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Decorating the Christmas Tree

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Decorating the Christmas Tree

History: Some historians contend that decorating the Christmas tree extends back to the 7th century to a monk who went to Germany. He brought a tree for the people to decorate with simple, white candles. It wasn’t until 1610 that tinsel (made with pure silver) was added to the tree.

Eventually, the Christmas tree made its way to England where decorations became more ornate, with glass beads and hand-sewn snowflakes. In the 1800s, the tradition of decorating the tree crossed the Atlantic and became a staple in American homes ever since.

A few tips for decorating a Christmas tree:

  • Use two sets of lights. The shorter set will spiral around the trunk of the tree from top to bottom, while the longer version will spiral around the branches.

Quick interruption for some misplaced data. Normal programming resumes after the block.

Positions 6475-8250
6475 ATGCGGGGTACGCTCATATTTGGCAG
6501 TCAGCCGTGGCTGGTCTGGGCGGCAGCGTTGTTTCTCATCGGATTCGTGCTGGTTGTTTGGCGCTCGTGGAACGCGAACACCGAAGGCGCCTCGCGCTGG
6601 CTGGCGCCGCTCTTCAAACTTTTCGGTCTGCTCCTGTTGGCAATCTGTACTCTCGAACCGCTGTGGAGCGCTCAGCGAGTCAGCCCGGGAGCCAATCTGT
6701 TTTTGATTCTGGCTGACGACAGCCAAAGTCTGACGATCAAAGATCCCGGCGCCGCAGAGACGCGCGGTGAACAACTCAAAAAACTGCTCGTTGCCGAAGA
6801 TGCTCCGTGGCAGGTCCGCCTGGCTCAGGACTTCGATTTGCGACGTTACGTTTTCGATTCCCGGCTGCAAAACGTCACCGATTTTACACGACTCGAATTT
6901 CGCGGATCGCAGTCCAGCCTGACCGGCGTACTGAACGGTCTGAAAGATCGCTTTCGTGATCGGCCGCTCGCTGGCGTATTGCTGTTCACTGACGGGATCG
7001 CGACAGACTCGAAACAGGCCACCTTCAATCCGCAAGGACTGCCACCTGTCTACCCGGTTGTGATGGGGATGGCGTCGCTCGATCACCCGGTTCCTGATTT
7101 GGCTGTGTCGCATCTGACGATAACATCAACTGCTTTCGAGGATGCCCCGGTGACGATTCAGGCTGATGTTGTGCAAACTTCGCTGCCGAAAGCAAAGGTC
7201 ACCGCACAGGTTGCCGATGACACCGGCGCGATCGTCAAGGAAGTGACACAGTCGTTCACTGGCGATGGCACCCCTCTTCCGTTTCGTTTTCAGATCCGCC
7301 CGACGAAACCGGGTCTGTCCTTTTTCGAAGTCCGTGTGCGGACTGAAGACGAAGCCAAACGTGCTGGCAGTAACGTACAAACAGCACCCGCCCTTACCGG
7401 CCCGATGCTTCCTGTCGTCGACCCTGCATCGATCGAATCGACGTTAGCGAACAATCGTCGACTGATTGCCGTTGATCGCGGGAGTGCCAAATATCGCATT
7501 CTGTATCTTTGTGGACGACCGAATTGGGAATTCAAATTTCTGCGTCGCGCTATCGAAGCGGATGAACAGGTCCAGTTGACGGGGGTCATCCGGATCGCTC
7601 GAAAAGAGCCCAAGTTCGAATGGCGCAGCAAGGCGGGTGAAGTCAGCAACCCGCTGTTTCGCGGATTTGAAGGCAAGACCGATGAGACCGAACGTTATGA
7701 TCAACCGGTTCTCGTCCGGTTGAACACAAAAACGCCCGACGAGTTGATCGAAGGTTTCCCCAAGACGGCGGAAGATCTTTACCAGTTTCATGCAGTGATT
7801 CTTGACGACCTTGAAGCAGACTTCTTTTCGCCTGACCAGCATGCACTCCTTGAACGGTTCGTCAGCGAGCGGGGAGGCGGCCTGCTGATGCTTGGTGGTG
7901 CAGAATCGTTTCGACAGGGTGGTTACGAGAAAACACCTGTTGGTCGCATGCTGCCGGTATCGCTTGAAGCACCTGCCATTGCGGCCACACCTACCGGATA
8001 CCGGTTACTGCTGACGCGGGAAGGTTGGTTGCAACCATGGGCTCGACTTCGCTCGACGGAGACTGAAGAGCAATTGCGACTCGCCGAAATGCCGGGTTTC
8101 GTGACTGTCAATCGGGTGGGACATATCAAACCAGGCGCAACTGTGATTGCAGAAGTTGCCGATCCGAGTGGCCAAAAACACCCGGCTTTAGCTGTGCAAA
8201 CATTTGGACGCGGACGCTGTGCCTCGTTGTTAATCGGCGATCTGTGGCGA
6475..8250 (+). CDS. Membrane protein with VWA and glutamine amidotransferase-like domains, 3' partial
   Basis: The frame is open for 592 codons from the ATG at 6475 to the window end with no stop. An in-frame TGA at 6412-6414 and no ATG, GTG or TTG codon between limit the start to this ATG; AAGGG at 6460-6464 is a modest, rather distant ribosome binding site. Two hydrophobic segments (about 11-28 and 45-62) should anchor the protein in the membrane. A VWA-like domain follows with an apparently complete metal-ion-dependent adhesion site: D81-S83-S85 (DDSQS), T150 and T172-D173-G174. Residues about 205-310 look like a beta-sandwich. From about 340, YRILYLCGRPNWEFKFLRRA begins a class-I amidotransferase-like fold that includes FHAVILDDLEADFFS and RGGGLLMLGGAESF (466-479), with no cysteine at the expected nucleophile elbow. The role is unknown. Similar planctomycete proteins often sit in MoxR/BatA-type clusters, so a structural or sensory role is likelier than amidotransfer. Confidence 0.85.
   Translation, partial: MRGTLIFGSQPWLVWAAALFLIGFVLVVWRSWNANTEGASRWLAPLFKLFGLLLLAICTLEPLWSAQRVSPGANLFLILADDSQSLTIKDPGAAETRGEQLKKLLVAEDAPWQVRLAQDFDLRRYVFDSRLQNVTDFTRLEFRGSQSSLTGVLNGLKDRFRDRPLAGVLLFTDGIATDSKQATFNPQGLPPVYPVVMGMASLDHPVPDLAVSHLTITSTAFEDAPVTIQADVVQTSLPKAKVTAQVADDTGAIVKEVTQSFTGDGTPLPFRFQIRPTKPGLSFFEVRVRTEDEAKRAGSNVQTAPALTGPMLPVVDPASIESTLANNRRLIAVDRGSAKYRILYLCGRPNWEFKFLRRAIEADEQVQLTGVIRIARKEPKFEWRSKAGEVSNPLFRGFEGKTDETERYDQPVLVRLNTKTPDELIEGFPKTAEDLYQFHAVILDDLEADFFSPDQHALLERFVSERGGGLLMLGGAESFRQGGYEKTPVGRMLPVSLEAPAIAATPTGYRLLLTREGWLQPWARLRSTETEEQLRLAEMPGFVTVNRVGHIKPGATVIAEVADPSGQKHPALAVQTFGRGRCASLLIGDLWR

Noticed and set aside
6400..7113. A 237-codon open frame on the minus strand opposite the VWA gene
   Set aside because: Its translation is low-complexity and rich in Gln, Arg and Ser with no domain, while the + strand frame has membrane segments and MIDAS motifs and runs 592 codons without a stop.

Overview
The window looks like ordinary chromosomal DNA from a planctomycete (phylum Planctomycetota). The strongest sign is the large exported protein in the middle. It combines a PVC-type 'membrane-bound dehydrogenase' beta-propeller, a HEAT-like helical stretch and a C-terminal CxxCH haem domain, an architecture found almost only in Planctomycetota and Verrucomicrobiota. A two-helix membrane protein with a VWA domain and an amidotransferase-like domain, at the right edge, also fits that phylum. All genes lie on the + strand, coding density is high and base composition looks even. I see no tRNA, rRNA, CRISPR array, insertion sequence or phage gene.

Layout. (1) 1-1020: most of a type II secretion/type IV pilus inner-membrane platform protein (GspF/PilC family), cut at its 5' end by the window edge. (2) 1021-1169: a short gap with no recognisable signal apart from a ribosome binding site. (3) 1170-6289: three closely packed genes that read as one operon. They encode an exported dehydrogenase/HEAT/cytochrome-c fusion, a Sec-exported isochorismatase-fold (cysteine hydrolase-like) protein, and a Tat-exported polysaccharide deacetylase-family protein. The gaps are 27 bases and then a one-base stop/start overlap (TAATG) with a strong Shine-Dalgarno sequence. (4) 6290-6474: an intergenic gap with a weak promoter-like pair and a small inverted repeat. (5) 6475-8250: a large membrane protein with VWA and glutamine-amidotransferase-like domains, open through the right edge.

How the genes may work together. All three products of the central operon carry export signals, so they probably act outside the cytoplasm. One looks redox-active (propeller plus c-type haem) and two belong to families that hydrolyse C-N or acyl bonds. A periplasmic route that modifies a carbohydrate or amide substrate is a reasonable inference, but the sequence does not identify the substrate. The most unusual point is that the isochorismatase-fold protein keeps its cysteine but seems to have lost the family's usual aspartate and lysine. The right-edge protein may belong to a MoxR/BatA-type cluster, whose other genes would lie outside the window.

• Use two color schemes: Place the main color on the tips of the branches and the secondary color deeper into the tree, giving depth to the display.
  • Use a unique, as well as elegant ornament at the top that symbolizes the spirit of Christmas. (Stars and angels have been some of the popular choices in the past).
  • Keep you tree fresh and green: It’s important to check and refill the water level several times a day for the first week. You can cut down on frequency later.
  • Try prolonging the life of your tree by mixing up a concoction of 1 quart water, ½ cup light corn syrup, and 1 teaspoon of liquid bleach.

Decorate for the winter! Find helpful tips on ways to decorate not just for the holiday but for the season here.

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If you notice a hole in the upper left-hand corner of your Farmers' Almanac, don't return it to the store! That hole isn't a defect; it's a part of history. Starting with the first edition of the Farmers' Almanac in 1818, readers used to nail holes into the corners to hang it up in their homes, barns, and outhouses (to provide both reading material and toilet paper). In 1919, the Almanac's publishers began pre-drilling holes in the corners to make it even easier for readers to keep all of that invaluable information (and paper) handy.

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